Is This All There Is?
How Writing Helped My Midlife Crisis
As I neared my 50th birthday, I looked back on decades spent alone at my desk developing software and writing computer help files. I asked myself, “Is this it? Am I going to be doing this for the rest of my life?” To break out of my old patterns, I began to read self-help books, and one central concept caught my attention. Stephen Covey, in Seven Habits of Highly Effective People, says that, to live effectively, we should consciously try to succeed at each of our many roles. His advice stirred me to action. Until then, on arriving home from work in the evening, I would go limp and sag onto the couch. I decided to do more with my time.
Step-Nesting: Or, Empty Nesting with One Husband,
Two Shelter Dogs, and the Occasional 12-Year-Old
I’m sitting in my office hoping my 12-year-old stepdaughter will behave badly. That way, I’ll have something juicy to write about as a lead-in to this article. How great if I can show you in real time how complicated it can be to have both an empty nest and the occasional hormonal pre-teen all at the same time? (Hold on, there’s an explanation coming.)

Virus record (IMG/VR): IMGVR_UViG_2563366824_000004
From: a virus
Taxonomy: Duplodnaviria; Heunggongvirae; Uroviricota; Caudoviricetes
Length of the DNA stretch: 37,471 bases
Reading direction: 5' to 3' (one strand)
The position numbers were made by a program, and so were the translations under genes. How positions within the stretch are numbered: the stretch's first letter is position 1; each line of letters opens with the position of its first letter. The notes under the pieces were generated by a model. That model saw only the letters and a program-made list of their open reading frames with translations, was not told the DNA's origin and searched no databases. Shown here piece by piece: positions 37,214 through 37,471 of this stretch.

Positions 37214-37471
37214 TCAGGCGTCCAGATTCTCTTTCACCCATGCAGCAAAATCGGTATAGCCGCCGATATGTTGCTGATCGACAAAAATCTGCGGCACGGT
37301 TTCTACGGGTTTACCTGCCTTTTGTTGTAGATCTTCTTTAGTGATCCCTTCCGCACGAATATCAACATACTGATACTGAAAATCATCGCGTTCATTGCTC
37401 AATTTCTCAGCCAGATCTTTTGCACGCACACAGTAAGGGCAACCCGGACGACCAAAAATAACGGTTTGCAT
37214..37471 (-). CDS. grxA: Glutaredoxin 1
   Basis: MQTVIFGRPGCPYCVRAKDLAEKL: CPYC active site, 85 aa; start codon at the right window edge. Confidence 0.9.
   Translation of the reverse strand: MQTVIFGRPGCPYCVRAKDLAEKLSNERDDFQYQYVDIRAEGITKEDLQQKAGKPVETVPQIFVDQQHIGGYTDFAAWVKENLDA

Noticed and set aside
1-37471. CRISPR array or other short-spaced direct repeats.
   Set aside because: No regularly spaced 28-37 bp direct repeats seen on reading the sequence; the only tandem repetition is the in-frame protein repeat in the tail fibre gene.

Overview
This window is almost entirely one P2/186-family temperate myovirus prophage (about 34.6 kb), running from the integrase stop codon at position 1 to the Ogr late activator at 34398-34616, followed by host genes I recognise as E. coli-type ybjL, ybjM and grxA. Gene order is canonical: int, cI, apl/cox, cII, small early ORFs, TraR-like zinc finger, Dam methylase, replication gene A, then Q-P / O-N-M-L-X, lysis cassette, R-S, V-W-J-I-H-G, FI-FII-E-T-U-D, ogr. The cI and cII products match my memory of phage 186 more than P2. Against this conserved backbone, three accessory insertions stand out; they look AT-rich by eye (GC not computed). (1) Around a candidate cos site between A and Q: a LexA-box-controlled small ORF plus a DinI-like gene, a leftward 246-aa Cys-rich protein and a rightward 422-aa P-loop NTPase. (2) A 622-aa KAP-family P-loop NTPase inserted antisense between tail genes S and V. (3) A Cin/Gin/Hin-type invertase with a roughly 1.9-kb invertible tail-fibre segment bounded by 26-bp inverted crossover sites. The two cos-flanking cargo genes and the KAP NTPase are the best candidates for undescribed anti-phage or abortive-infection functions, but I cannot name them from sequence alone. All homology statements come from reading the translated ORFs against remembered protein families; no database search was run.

The “P” Word:
Making Peace with Politics
It’s said that there are two things you should never discuss at dinner parties and family gatherings: religion and politics. And, as I talked about religion in the winter issue, it’s only fitting that I give equal attention to politics in the spring. The point, of course, is neither religion nor politics—what matters is the meaning of our beliefs to us as we age. What we can ignore when we’re younger, we’re less likely to live with later on, and it’s interesting how we feel compelled to (finally) act on our beliefs. So, bear with me.
Real People Empty Nesting
Joy Williamson, Nurturer Extraordinaire
When Joy Williamson took a detour from her college studies to marry, she had no idea of the twists and turns her life would take. After her husband left her with four young children (the oldest 13 and the youngest a newborn), Joy thought her life was essentially over. How would she make it? She needed to support her family and always wanted to be a nurse, so despite all odds, she decided to pursue her dream. Always a mother, of course she could write stories about her own children finding their way in life. But, Joy has a story of her own . . .
Departments . . .